Jonathan Judaken

The University of North Carolina Press / Bill Ferris

As the author or editor of many books and at least 15 documentary films, Bill Ferris has long been helping us to reflect on Southern culture. Dr. Jonathan Judaken discusses the history of the South with Dr. Bill Ferris in a fascinating interview.


Thomas Christensen / CounterpointPress

The world of 1616 was a world of motion. Enormous galleons carrying silk and silver across the Pacific created the first true global economy, and the first international corporations were emerging as economic powers.


Stephen V. Ash

Stephen Ash on his book - A Massacre in Memphis: The Race Riot that Shook the Nation One Year After the Civil War.


Host Jonathan Judaken talks with world-renowned conceptual artist Mel Chin before his upcoming lecture at Rhodes: "Stuck Inside of Mobile with the Memphis Blues Again - Our Place in the Age of a Dystopian Future."


Ethan B. Katz

Host Jonathan Judaken talks with author Ethan Katz, about his book, The Burdens of Brotherhood: Jews and Muslims from North Africa to France, which was a recent winner of the National Jewish Book Award. 


Dave Eggers

Host Jonathan Judaken talks with renowned author Dave Eggers and Valentino Achak Deng about the 2015 Memphis Reads selection What is the What, which recounts Valentino’s epic trek as a Sudanese Lost Boy seeking refuge in the midst of the carnage of war.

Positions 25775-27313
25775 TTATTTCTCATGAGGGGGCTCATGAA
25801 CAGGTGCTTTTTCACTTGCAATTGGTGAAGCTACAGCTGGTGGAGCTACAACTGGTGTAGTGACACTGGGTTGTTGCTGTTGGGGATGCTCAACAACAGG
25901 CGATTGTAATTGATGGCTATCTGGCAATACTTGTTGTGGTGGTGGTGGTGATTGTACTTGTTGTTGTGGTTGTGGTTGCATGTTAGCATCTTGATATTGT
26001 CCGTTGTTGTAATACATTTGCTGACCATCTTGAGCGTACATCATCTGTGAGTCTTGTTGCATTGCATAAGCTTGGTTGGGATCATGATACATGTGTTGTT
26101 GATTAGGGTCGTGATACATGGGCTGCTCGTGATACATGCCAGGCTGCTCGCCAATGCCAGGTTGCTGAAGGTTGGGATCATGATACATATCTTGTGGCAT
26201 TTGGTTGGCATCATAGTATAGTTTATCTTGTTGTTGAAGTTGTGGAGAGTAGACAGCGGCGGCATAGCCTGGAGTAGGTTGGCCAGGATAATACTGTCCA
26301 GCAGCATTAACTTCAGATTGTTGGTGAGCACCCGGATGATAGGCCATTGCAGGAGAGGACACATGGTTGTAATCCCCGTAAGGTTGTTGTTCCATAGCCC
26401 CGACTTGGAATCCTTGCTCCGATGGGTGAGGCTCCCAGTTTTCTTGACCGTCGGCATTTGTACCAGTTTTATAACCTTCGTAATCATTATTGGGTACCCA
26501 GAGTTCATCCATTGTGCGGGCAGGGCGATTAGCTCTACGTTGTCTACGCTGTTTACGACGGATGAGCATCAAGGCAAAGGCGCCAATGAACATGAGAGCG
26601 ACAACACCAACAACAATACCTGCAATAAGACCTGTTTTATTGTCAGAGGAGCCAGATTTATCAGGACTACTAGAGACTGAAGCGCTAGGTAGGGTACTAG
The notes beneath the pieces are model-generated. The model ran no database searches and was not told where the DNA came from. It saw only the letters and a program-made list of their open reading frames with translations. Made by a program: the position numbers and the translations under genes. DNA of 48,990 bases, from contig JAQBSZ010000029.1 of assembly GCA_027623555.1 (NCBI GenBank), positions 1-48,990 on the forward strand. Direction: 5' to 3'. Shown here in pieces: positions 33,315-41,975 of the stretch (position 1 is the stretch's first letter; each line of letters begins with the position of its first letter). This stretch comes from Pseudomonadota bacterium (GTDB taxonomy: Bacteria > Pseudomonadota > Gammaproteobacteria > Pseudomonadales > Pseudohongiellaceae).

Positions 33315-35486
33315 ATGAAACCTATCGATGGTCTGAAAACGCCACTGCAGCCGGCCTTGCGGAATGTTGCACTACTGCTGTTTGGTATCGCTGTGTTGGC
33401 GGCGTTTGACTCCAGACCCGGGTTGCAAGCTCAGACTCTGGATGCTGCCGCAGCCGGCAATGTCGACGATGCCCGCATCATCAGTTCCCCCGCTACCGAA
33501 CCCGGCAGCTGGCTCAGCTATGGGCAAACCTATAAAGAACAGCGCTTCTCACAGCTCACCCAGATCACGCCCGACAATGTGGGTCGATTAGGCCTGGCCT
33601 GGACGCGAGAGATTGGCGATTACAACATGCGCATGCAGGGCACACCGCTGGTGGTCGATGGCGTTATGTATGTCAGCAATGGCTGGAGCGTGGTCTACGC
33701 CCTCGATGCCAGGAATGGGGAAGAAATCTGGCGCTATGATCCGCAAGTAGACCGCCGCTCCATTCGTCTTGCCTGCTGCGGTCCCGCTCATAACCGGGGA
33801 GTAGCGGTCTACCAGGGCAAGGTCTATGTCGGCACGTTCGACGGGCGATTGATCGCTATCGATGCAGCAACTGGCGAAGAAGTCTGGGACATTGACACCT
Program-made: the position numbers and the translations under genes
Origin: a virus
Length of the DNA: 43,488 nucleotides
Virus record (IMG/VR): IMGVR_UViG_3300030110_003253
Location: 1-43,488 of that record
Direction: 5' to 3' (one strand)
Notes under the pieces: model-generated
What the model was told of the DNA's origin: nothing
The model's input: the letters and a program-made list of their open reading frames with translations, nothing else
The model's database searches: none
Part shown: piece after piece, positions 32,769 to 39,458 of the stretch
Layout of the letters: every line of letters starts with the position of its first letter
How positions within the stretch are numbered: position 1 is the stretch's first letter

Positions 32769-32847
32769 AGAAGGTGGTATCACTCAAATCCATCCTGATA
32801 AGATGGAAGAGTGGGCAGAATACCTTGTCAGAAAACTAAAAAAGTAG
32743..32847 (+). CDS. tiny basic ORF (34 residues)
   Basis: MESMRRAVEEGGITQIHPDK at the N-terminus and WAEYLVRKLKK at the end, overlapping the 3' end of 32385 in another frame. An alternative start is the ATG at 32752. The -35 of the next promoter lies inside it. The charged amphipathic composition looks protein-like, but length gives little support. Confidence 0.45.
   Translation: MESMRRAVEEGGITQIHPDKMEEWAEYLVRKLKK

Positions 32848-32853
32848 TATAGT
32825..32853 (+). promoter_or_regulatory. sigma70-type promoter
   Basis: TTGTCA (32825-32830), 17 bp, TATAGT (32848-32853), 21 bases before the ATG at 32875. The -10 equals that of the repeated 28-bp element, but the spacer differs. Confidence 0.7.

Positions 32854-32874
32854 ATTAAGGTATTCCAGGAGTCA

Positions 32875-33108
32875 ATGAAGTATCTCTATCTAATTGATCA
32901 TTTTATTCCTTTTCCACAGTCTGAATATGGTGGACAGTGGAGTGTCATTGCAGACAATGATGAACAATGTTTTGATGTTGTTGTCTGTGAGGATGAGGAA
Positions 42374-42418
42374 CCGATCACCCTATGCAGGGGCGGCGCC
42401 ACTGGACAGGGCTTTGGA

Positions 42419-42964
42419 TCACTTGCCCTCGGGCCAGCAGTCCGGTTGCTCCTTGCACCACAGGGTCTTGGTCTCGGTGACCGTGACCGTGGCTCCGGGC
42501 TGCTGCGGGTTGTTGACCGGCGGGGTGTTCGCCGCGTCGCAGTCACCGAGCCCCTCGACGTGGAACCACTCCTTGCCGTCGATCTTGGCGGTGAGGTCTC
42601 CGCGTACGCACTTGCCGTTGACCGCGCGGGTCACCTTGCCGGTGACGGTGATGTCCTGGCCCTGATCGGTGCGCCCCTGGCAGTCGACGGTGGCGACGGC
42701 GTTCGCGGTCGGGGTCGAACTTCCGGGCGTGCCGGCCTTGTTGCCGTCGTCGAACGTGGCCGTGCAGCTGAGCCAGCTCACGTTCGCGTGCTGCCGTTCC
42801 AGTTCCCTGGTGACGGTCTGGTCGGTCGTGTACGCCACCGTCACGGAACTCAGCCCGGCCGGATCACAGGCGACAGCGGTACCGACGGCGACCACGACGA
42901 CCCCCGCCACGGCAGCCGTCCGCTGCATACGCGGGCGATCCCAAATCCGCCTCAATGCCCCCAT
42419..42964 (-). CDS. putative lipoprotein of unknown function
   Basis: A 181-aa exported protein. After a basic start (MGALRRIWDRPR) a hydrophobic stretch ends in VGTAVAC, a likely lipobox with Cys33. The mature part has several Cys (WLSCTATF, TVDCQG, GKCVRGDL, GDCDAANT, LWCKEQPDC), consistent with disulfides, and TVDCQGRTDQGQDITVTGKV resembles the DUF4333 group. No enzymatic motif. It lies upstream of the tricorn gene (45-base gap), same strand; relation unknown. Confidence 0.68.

Mike Davis

Mike Davis helps explain how we might change the one billion people live in fetid conditions, including 80% of those urbanites in the underdeveloped world according to the United Nations. 


Sven Beckert

The cotton industry’s claim that “Cotton is the fabric of our lives” proves true. Sven Beckert’s award-winning work The Empire of Cotton: A Global History explains why. 


Devra Lehmann

Devra Lehmann’s new book, Spinoza: The Outcast Thinker, is a National Jewish Book Award winner in the category of Young Adult Literature. 


Lisa Moses Leff

Lisa Moses Leff joins host Jonathan Judaken to discuss her new book, The Archive Thief: The Man Who Salvaged French Jewish History in the Wake of the Holocaust.  In the aftermath of the Holocaust, wracked by grief and determined to facilitate the writing of an objective history of catastrophe, the historian Zosa Szajkowski gathered evidence of the persecution from Jewish leaders in Paris and from the wreckage of bombed-out buildings in Berlin. Many Jews in France and the United States saw his collecting of those papers as a heroic effort; however, in time, this "rescuer" became a thief. Most of the documents he acquired in the 1950s—mostly pertaining to Jewish history in France since the seventeenth century—he stole from the archives.


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